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Hello Lobsters!

Back in 2019 I started the “Crossover Project”, where I researched the differences between software and “real” engineering by talking to people who’ve professionally done both. 17 interviews and 12 hours of recorded conversation later, I’m sharing what I found in three essays. The first one is available, while the next two are going up later this week:

(I’m including all the links now because there’s a time limit for editing stories. Those are the links I will put them up at, they’re just not up yet.)


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    Fantastic article!

    But please, don’t just update this thread with the new links. I’d rather they also get posted as separate links. It’s easier to catch the new ones if they are posted as their own posts. Plus, the comments will be relevant to each “chapter” instead of just a mishmash of comments in one thread that were posted before we had the full picture.

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      Since it’s three related essays coming out in one week, I asked @pushcx whether he preferred three separate threads or one megathread. His preference was for the latter :)

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        I’d also like to ask you and @pushcx to reconsider. I don’t want to keep going back to this post (which might drop off the front page after a few days) just to check if the next story is up yet.

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      I think this is really good research, it is obvious (if you think a little), that engineering stereotypes are wrong, but that hasn’t stopped plenty of people (myself included) from making bad comparisons.

      I think the section on licensure is lacking some historical context, though. It portrays licensing laws as essentially benevolent regulations to increase public safety or protect public investments, but that ignores the rich scholarship on how licensing and similar regulations have been used to discriminate against and exclude minorities who might otherwise enter an industry.

      We can see this consistently over time with e.g. Jewish folk being banned from many trades in Europe and many Southern USA states using licenses to support segregation. There is competing scholarship for the more recent US case, and I am not an expert, but this rebuttal paper covers some of the common issues and links to lots of seminal work (Was Occupational Licensing Good for Minorities? A Critique of Marc Law and Mindy Marks).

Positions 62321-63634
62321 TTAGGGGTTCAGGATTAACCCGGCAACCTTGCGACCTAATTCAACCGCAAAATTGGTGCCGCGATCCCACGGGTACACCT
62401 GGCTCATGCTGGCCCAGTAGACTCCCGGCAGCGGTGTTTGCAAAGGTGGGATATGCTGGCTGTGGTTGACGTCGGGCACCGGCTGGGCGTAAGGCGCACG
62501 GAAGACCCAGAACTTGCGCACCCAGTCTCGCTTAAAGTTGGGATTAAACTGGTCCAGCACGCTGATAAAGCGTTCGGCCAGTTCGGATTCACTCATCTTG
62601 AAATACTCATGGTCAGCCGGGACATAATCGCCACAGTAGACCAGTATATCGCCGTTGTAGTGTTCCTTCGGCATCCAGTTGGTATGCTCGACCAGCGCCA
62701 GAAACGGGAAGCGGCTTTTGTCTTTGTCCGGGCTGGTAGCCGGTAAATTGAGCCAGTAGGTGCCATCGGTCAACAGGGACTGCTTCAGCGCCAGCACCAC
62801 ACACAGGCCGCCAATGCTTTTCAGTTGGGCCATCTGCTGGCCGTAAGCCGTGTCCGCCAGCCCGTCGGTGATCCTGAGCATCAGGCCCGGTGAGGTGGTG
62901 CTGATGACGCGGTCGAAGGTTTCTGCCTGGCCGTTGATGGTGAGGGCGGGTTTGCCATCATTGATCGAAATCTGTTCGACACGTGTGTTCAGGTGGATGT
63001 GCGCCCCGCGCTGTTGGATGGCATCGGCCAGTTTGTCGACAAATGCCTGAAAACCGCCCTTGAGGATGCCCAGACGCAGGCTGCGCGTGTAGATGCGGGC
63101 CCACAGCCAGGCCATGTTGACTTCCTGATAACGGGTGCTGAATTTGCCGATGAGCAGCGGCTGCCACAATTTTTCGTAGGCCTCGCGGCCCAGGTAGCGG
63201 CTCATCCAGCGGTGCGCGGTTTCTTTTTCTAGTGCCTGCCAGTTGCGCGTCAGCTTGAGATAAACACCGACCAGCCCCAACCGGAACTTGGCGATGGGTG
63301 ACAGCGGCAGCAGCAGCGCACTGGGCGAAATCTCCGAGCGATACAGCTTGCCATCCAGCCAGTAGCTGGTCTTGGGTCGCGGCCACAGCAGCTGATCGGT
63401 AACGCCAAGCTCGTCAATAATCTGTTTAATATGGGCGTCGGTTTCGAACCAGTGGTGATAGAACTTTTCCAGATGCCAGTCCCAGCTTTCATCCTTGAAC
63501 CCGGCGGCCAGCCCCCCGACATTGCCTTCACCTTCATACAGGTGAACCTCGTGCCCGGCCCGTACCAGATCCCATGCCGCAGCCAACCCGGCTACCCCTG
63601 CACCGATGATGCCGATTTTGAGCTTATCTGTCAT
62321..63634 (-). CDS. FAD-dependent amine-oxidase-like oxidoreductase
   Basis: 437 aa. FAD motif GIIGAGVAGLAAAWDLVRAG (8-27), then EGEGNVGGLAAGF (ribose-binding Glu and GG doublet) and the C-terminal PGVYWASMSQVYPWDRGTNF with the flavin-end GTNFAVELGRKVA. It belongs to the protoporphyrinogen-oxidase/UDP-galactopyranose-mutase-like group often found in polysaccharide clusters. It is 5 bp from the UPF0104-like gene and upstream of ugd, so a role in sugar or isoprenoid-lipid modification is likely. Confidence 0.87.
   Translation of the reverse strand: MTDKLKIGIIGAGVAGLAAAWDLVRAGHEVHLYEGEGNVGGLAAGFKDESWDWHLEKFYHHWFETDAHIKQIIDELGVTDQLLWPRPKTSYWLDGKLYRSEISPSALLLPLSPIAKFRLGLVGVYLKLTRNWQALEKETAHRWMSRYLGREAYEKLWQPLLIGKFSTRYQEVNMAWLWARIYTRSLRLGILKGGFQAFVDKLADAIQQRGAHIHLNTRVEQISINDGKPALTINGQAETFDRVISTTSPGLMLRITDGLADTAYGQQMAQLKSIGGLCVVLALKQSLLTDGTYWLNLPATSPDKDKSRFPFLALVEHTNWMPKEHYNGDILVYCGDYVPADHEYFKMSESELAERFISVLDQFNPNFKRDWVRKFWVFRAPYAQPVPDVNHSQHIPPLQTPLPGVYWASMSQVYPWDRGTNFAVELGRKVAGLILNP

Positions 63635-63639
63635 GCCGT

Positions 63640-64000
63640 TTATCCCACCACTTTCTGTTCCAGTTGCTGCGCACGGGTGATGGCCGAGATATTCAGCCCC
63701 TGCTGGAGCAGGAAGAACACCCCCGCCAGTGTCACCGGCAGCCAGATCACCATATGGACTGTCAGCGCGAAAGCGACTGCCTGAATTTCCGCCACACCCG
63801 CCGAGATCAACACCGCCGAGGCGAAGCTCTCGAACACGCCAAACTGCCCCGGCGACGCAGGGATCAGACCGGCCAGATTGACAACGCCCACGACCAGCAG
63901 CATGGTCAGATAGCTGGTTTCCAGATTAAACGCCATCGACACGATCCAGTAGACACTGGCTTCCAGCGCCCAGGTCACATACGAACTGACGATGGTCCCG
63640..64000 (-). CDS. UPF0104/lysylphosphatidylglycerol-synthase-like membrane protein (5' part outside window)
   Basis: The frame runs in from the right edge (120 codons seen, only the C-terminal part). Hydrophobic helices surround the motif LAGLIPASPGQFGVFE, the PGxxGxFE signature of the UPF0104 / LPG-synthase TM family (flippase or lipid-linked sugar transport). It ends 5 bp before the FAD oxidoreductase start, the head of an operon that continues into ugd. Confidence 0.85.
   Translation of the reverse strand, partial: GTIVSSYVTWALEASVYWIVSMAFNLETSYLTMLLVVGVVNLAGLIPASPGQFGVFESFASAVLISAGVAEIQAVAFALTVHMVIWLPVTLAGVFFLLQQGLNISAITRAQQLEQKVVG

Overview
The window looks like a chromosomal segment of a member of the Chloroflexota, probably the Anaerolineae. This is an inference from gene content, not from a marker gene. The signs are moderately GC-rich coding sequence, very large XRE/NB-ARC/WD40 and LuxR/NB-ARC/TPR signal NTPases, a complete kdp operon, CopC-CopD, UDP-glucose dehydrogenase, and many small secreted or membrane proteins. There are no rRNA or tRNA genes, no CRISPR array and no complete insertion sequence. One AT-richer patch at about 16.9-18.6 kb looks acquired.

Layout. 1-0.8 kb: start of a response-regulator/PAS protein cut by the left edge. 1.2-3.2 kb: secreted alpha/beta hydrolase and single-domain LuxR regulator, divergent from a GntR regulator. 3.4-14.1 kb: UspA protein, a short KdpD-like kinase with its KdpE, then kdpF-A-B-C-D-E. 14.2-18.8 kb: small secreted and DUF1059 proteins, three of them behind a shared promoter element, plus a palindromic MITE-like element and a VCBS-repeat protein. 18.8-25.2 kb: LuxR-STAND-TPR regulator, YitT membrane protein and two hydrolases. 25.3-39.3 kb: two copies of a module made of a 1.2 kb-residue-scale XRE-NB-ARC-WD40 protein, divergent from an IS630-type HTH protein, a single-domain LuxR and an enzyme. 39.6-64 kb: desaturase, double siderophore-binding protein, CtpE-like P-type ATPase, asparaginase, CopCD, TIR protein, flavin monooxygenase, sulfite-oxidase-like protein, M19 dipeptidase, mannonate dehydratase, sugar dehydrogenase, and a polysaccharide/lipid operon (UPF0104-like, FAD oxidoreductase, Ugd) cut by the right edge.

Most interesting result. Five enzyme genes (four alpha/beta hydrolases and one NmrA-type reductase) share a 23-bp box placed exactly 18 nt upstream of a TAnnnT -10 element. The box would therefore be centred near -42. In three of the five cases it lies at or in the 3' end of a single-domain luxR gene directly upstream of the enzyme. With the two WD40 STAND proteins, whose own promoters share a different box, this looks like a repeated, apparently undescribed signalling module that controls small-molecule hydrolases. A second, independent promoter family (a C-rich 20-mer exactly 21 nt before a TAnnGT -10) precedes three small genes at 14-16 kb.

(Edit: it’s further off-topic, but I should note that the modern story is more complicated and now licensing may help women and black people in the US, though often for racist reasons. (Research Spotlight: Occupational Licensing Reduces Racial and Gender Wage Gaps))

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        I think the section on licensure is lacking some historical context, though. It portrays licensing laws as essentially benevolent regulations to increase public safety or protect public investments, but that ignores the rich scholarship on how licensing and similar regulations have been used to discriminate against and exclude minorities who might otherwise enter an industry.

        Whether or not licensing laws are good or bad is exactly the question that section is arguing is irrelevant to the topical question of whether software developers should count as a type of engineer:

        In conclusion: licenses exist because we are part of society and have legal requirements, not because they are essential to what it means to do engineering. So while you might want to make software more licensed, as it stands the licensing question doesn’t change the essence of our work.

        I wouldn’t say it’s lacking historical context, but rather that historical context about how licensing laws have been used in the past is only relevant to determining whether or not licensing laws are good, which is a question this article is deliberately not dealing with.

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          The article says:

          Societies adopt licensure for reasons that are as much political as technical. To see this, let’s discuss some of the history of licensure in the United States.


          While licensure originated as part of cost overruns, it expanded so rapidly for an entirely different reason. Regulations are written in blood. Fields become regulated when the lack of regulation kills people. Until that happens on a wide scale with arbitrary programs, it’s unlikely that we’ll ever see the same licensure requirements for software.

          (emphasis mine)

          In retrospect I was interpreting these statements more widely than Hillel probably intended. Fields become regulated for all kinds of reasons, and also because of deaths. And Hillel does describe some of the history of licensure in the US, just a very small part.

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        @hwayne: Is there a way I could pay you some amount of money for these essays? Or would you be willing to put together some swag or the like?

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          Thanks for the kind offer! The easiest way to throw money my way would be to buy a copy of my newsletter archives. As a bonus, you get 300 pages of software essays!

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            I would buy this if I could put it on my physical shelf without figuring out how to run my printer. I don’t know if paper publishing is easy to do, once you have a virtual book.

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              Yes; “print on demand” is the phrase. Not endorsing either, but both Lulu and Amazon offer it.